“If we can really intervene early, and provide the parents and caregivers with the tools and skills, then they will be much more successful,” said LAUSD School Mental Health Director Joel Cisneros.

If you’re a parent or caregiver of a child 5 and under, we want to hear about your experiences. How has your child’s behavior changed during the pandemic? What have you learned and what are your parenting hacks?

Fill out the form below and KPCC/LAist early childhood reporter Mariana Dale and engagement producer Stefanie Ritoper will read every response. We will not share anything publicly without your permission.

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Morning Brief: This Week’s Rain Relieves LA’s Dangerous Drought

Rain falls in L.A. on Monday, Dec. 28. (Chava Sanchez/LAist)

Good morning, L.A.

You probably noticed that it rained over the weekend.

It was hard to miss; for most of Saturday, the city got a good dousing. The rain is expected to lift today and tomorrow, then come back at its heaviest on Tuesday night or Wednesday.

I happen to love rainy days, so if you’re like me, the weather needs no justification. But if even the slightest droplet is an affront to your Southern California sensibilities, take comfort in this: In early December, the National Weather Service warned that SoCal’s dryness was comparable to the conditions that caused the 2017 Thomas Fire, which burned nearly 300,000 acres and destroyed more than 1,300 structures in and around Ventura County.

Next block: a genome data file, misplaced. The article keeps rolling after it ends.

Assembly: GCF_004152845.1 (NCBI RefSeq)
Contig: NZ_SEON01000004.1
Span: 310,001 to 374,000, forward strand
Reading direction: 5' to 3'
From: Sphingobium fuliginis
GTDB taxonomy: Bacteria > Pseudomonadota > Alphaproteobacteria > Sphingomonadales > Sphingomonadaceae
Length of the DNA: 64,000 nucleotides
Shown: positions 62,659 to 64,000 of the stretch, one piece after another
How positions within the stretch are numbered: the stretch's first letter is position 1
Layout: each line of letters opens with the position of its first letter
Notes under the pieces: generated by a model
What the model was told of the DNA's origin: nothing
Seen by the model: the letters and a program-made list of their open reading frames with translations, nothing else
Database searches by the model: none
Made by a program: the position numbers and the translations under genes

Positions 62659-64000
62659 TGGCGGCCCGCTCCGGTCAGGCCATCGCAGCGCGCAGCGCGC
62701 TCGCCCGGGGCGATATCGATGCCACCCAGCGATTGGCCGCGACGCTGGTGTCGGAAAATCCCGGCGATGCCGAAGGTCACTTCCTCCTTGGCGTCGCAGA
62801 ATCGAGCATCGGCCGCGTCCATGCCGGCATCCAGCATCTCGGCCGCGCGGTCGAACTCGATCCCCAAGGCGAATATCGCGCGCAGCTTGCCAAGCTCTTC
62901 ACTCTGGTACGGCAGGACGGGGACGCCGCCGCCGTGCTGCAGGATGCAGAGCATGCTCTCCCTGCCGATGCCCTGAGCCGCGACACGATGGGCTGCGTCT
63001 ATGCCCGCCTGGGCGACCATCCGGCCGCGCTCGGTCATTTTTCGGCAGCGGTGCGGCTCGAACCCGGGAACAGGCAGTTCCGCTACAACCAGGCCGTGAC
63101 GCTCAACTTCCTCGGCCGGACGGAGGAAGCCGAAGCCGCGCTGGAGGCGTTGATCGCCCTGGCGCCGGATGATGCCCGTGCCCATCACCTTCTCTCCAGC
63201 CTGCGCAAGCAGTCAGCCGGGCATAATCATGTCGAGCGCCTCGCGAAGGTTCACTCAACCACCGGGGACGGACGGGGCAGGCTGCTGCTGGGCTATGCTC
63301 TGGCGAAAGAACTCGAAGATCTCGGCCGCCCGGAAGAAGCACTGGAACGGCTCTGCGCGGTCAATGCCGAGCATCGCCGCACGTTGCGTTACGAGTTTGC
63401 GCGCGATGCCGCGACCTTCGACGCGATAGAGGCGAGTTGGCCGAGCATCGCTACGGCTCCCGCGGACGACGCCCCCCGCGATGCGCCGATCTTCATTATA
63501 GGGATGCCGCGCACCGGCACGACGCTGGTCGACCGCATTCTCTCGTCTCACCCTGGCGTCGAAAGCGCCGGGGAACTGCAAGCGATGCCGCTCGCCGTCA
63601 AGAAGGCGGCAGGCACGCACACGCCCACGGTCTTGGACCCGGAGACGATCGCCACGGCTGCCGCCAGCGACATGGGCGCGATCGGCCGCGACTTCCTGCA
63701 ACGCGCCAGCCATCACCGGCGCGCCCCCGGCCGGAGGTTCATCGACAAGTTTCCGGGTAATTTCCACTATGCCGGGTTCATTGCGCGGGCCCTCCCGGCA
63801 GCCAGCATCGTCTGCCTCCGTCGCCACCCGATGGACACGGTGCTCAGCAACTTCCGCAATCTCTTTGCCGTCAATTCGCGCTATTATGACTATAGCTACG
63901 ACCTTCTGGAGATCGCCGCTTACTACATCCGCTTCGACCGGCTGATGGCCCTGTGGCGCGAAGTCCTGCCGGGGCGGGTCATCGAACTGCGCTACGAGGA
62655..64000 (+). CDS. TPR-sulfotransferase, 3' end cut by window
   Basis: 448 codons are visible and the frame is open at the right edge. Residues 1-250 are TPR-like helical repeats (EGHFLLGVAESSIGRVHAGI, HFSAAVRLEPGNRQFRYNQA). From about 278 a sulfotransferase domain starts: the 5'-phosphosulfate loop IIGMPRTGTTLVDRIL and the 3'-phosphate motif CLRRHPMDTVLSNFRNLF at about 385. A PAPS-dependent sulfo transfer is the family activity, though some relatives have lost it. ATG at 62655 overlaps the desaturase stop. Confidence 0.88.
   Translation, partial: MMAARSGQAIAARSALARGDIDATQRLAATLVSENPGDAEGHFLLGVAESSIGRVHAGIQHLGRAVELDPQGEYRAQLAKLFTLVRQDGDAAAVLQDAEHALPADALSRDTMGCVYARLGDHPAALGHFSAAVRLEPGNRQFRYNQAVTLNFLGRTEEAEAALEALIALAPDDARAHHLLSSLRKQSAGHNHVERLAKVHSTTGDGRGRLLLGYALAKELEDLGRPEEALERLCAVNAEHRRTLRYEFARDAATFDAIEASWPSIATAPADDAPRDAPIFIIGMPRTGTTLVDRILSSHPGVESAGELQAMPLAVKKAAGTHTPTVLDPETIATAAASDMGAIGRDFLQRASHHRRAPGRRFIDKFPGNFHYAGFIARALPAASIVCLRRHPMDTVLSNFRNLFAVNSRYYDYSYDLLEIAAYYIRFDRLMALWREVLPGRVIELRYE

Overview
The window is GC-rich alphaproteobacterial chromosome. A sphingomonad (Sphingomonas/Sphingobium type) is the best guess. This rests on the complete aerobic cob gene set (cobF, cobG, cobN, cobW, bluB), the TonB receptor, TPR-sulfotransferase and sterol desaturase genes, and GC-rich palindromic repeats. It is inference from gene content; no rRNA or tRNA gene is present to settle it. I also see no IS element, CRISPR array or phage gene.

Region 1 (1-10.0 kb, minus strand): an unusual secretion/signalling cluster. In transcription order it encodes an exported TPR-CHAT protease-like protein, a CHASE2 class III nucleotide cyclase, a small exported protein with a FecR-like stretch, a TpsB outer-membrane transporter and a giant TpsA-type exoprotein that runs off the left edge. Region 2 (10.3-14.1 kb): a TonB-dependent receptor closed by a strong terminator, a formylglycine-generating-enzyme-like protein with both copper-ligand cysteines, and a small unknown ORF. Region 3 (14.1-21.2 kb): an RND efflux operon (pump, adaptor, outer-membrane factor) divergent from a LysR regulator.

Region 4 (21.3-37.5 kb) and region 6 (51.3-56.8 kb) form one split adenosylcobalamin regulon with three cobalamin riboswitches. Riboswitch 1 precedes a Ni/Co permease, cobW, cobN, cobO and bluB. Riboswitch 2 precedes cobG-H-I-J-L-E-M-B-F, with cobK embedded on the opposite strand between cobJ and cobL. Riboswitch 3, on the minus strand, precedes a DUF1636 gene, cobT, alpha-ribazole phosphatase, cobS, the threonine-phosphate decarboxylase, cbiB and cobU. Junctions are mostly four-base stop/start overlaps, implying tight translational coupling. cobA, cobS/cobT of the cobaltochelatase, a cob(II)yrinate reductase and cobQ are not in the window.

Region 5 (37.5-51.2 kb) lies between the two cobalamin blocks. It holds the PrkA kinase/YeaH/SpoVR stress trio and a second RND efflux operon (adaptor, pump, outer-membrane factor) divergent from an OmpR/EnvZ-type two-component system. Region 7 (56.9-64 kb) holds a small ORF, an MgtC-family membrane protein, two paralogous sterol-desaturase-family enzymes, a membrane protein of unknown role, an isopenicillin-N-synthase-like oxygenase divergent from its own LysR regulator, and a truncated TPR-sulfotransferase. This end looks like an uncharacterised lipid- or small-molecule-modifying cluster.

That comparison comes at a time when experts are openly acknowledging that wildfire season in California is turning into a year-round event.

In early January, things weren’t looking much better. When the heat wave hit earlier this month, my colleague Jacob Margolis reported that our region had seen only about 30% of our average rainfall — and that dry, powerful Santa Ana winds would only make things more dangerous.

So this week’s showers are something to celebrate, even if you don’t necessarily love having to put on a raincoat or drive extra carefully while conditions are at their worst.

And if you can’t soldier through by resigning yourself to some cozy Netflix viewing, consider the suggestion of NWS meteorologist Adam Roser. Tomorrow’s break between storms, he said, will likely be “a beautiful day to go see the snow in the mountains.”